Monday, December 22, 2008


India will have to wait, because a little someone had some other plans in mind. In all his wiggling, crying glory, my offspring has made his appearance in this world. My wife and I were blessed with a beautiful boy with a mind and schedule of his own. Parenthood is here, and I am thrilled, excited, and awed. I'll probably be off the radar for a while, or maybe you'll just see some posts on my new experiences in parenting. Who knows?

Here's introducing Aarush Parth Pandya; whose name means the 'First Ray of the Sun' (you can see the optimism of the parents reflected here: may he sleep until dawn). Both mother and son are doing fine, and father, well, he is surviving too :-) The blogger has turned father, and requests the blessings of his readers for his son and patience while he adjusts to his new role. In retrospect, there was one post left for 2008 after all. As it turns out, it was the most important one of them all!

Friday, December 12, 2008

Ready Steady Go!

India beckons. Mumbai calls out. My shortest trip in all these years (all of nine days including travel). So short that you wouldn't have noticed the difference in the frequency of posts. So short that I doubt I'll be crossing over the borders of Andheri and Parle while I am there (other than a day to the Central side). Wonder if the scarred city of Mumbai is going to be any different given that I am just going to touch the surface. Brabourne was one of my scheduled destinations this trip before the world turned upside down a little while back, and now, that long cherished dream of watching a test match live seems irrelevant in its incompletion. But happier occassions beckon in this sojourn and I expect to make the most out of it. Yes, the trip is on and this then, will be my last post of the year. I'll be back with my annual song listing come January (a public commitment might hopefully stir me out of inaction). Enjoy your holidays and wishes in advance for a great new year!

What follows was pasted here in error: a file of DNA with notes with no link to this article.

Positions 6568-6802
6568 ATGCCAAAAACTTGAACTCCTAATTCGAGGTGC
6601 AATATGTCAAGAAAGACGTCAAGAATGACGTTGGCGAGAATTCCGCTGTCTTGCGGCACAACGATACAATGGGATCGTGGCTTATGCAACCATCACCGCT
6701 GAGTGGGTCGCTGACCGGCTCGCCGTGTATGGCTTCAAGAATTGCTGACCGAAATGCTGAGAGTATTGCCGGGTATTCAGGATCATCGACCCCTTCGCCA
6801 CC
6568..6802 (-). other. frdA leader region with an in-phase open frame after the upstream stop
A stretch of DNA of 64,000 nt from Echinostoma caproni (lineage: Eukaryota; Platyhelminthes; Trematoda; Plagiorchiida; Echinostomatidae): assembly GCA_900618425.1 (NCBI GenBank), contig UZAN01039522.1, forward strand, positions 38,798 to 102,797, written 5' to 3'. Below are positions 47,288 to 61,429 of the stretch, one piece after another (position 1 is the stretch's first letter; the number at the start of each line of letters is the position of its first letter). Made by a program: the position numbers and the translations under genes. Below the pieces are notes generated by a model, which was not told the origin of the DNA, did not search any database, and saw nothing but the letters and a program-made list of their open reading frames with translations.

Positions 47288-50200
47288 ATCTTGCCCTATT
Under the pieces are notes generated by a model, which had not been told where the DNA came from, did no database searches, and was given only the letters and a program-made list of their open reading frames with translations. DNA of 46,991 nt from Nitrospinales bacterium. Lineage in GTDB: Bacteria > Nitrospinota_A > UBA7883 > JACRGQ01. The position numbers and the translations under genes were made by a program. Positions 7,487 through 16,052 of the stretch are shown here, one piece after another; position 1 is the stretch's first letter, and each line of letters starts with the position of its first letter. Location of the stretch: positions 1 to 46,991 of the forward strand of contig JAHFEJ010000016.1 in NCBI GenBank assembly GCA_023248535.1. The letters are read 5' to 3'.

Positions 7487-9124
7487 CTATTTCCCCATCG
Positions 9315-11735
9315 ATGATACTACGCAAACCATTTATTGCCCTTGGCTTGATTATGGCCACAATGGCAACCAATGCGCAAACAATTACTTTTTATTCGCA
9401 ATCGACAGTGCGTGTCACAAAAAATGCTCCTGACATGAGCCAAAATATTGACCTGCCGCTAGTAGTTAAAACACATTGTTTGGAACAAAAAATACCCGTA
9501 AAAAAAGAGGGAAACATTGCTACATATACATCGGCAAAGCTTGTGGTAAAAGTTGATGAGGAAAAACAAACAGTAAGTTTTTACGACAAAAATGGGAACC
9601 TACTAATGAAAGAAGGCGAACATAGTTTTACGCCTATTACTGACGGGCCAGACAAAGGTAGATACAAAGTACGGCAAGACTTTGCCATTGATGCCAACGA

Friday, December 05, 2008


He looked at the sheet of paper in his hand. Blow-out sale on Herbal supplements, it said. “Cleanse your system, improve your memory, wipe away those wrinkles”, it claimed. He read the sheet without absorbing its contents. The words and colors were not relevant. The shape was. He goaded his hands into remembering. The paper was showing strains of his effort. Folds appeared all over the pages, criss-crossing the surface like wakes left by boats criss-crossing near a lake shore. Near his hand sat his adjudicators, two children of three and five respectively. Beads of sweat formed on his brow and a tear welled in the corner of his eye. His hands wrung in despair, flailed in violent desperation and the paper lent itself as a canvas to his struggling imagination. Rapturous applause followed from his captive audience, as they took his creation and ran away to the rain on the porch. The victor cried. He had beaten his enemy again; just. His life was afloat, fragile, like the paper boat he put together. An impassionate comment rang out from the television set in the other room,” Currently, there's no cure for Alzheimer's”.